A male condom is a thin sheath placed over the erect penis. When left in place during sexual intercourse, oral sex or anal sex, male condoms are an effective way to protect yourself and your partner from sexually transmitted infections (STIs). Male condoms are also an effective way to prevent pregnancy.
Condoms, also called rubbers, are usually made of latex, but some are made from polyurethane or lambskin. Latex and polyurethane condoms provide the most protection against STIs.
Male condoms are simple to use, inexpensive and widely available. They are available with or without a lubricant and come in a variety of lengths, shapes, widths, thicknesses and colors. Some condoms are textured to increase sensation.
If you use them correctly every time you have sex, male condoms are very effective at preventing pregnancy and the transmission of the human immunodeficiency virus (HIV), the virus that causes AIDS. Condoms also reduce the risk of infection from other STIs, such as gonorrhea and chlamydia.
Condoms don't have the side effects found in some forms of female contraception, such as birth control pills or shots, or potential complications of an intrauterine device (IUD). They're available without a prescription, so it's easy to have one on hand when you need it.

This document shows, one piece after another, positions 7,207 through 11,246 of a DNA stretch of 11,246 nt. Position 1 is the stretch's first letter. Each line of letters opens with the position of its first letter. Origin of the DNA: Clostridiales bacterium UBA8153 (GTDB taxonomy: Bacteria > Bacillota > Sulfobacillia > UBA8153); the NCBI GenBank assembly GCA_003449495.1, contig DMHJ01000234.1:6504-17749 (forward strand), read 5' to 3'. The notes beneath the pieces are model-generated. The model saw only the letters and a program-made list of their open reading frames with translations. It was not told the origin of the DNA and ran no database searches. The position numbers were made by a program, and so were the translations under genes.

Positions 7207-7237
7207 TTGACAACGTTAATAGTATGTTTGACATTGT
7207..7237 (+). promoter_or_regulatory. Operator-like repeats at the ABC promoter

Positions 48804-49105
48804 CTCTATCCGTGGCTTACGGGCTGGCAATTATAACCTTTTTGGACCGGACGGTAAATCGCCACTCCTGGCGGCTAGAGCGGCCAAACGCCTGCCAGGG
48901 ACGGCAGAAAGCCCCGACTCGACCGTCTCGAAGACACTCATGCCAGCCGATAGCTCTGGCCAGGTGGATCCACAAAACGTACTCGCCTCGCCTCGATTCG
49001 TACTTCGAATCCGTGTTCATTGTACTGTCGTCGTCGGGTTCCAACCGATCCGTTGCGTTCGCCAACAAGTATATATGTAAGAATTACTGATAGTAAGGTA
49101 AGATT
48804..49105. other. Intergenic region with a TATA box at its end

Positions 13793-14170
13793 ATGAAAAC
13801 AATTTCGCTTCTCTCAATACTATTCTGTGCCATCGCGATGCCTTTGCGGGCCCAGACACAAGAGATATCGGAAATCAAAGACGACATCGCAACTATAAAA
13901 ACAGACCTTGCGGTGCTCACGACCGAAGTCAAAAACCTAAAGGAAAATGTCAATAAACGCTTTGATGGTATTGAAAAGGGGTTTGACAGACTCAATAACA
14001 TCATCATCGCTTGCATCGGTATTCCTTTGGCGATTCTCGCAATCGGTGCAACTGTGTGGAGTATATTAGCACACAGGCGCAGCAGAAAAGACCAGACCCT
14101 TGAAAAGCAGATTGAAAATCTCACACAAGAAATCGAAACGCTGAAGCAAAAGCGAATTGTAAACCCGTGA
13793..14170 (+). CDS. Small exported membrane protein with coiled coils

Male condoms are generally safe and effective. However, there are a few things you should consider:
Male condoms are available without a prescription. They're sold in many stores and from vending machines in some restrooms. Condoms might be less expensive or might be free at family planning clinics. School nurses and university health centers often have condoms available for free.
Finding a type of condom that works well for you can take a little trial and error. Fit is important. If it's too tight, a condom is more likely to break. If it's too loose, it might slip off. Some men find that condoms decrease sensation or are uncomfortable to wear. You might prefer a certain type of condom because it's more comfortable for you or provides greater sensation during sex.
Some condoms are lubricated with nonoxynol-9, a substance that kills sperm (spermicide) and is meant to help prevent pregnancy. However, condoms without spermicide are a better option for several reasons:
Male condoms don't last forever, and they have to be used properly to protect against pregnancy and STIs. Follow these tips for safe and effective condom use:
It's important to use male condoms carefully, correctly and consistently. Here's how to correctly use a condom:
Male condoms are an effective form of birth control. However, about 1 out of 50 couples who use condoms correctly will get pregnant in a year. Chances of pregnancy increase if you don't always wear a condom during intercourse, or you use condoms incorrectly.
Condoms are effective at preventing the transmission of most STIs, although there's still some risk. When used correctly, a condom creates a barrier that limits your exposure — and your partner's exposure — to semen or other body fluids that can carry STIs.